# Complex Analysis: Find f'(z) & Region of Analyticity

• nateHI
It does have to be differentiable in some disc centered at the point in order for it to be analytic at that point.f

## Homework Statement

For each of the following functions f(z), find f'(z) and identify the maximal region for which f(z) is analytic.

1. $f(z)=1/(z^2+1)$
2. $f(z)=e^{-1/z}$

## The Attempt at a Solution

1. $f'(z)=\frac{-2z}{(z^2+1)^2}$ <--this part is easy. I'm having difficulty being certain of the maximum region for analyticity. Here is my attempt.

f(z) is analytic everywhere but + or - i because f'(z) is undefined there.

Is that a true stament or is the correct statement ... f(z) is analytic everywhere but + or - i because f(z) is undefined there.

2. $f'(z)=\frac{e^{-1/z}}{z^2}$ <--this part is easy. I'm having difficulty being certain of the maximum region for analyticity. Here is my attempt.

f(z) is analytic everywhere but 0 because f'(z) is undefined there. However, f(z) is analytic at infinity.

Is that a true stament or is the correct statement ... f(z) is analytic everywhere but 0 because f(z) is undefined there. However, f(z) is analytic at infinity.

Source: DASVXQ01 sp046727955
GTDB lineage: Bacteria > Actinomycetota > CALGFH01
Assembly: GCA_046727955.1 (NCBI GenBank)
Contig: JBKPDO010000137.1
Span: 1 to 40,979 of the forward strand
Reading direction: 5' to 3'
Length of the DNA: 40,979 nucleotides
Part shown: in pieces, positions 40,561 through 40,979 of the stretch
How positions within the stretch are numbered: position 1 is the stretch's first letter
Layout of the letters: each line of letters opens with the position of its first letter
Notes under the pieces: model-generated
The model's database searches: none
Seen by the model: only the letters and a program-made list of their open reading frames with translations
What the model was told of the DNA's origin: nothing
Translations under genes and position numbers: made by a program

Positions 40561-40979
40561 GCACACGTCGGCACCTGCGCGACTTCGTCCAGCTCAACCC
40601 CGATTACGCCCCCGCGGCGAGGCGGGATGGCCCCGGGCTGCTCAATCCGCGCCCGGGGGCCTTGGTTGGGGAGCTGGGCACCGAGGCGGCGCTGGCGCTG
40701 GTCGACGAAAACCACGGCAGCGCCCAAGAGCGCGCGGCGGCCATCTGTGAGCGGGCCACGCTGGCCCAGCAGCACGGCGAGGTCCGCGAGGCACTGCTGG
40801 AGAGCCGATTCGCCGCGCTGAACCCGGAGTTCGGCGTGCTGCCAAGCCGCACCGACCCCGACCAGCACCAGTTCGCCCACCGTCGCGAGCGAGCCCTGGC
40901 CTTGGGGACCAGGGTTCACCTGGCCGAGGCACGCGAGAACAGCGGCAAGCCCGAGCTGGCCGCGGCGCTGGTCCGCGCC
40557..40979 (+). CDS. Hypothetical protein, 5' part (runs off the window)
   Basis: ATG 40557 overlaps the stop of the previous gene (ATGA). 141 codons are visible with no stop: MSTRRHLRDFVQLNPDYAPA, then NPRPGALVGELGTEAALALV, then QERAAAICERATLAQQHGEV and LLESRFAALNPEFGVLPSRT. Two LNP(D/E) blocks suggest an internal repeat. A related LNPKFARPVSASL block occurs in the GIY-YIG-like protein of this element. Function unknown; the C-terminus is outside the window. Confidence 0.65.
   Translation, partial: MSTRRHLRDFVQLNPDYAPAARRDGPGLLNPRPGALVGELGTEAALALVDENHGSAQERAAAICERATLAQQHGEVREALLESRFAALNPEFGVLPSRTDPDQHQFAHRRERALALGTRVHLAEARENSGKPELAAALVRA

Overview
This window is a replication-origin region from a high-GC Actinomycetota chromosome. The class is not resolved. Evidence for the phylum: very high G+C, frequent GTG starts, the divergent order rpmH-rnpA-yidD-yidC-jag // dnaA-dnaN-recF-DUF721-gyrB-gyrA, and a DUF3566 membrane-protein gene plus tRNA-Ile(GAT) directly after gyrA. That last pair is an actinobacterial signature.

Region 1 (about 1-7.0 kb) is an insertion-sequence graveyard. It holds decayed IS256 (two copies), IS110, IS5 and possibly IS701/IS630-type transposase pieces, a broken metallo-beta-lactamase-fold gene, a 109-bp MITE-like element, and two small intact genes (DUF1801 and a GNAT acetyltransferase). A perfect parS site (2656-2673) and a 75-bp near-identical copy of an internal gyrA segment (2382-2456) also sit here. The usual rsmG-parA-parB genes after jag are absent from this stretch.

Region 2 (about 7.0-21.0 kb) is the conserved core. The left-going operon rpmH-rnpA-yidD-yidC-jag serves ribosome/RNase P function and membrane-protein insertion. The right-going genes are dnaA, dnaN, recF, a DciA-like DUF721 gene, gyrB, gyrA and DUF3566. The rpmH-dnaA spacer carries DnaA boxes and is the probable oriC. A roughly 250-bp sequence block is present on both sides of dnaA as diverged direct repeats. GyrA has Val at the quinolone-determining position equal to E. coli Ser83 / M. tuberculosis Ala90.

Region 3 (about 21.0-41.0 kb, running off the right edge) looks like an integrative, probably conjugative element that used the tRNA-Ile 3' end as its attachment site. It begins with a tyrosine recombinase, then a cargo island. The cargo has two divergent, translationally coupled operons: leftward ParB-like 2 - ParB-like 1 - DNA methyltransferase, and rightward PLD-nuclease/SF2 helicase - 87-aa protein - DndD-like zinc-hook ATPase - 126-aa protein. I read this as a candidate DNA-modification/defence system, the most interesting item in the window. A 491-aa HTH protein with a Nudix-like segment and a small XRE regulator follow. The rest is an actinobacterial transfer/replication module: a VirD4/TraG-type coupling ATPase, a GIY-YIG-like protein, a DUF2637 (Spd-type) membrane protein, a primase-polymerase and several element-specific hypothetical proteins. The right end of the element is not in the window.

The short answer is that you are correct.

In the future the simplest way to approach these problems is to remember the definition of analytic:

Definition: A function ##f(z)## is analytic at a point ##z_{o}## if ##lim_{z \rightarrow z_{o}} \frac{f(z) - f(z_{o})}{z - z_{o}} = lim_{h \rightarrow 0} \frac{f(z_{o} + h) - f(z_{o})}{h}##.

The maximal region for which ##f(z)## is analytic will be the entire complex plane with any singularities removed (read: with the places it is undefined removed.

For example, for your second function we can write:

The function ##f(z) = e^{\frac{-1}{z}}## is analytic on ℂ - {0}.

## Homework Statement

For each of the following functions f(z), find f'(z) and identify the maximal region for which f(z) is analytic.

1. $f(z)=1/(z^2+1)$
2. $f(z)=e^{-1/z}$

## The Attempt at a Solution

1. $f'(z)=\frac{-2z}{(z^2+1)^2}$ <--this part is easy. I'm having difficulty being certain of the maximum region for analyticity. Here is my attempt.

f(z) is analytic everywhere but + or - i because f'(z) is undefined there.

Is that a true stament or is the correct statement ... f(z) is analytic everywhere but + or - i because f(z) is undefined there.
The first statement is the one you want. There's a theorem that says if a function is complex differentiable at a point, it's analytic at that point. Just because a function exists at a point doesn't mean it's analytic there.

The first statement is the one you want. There's a theorem that says if a function is complex differentiable at a point, it's analytic at that point.

I don't think so huh vela? Doesn't it have to be complex-differentiable in some disc centered at the point in order for it to be analytic at that point?

Yeah, you're right.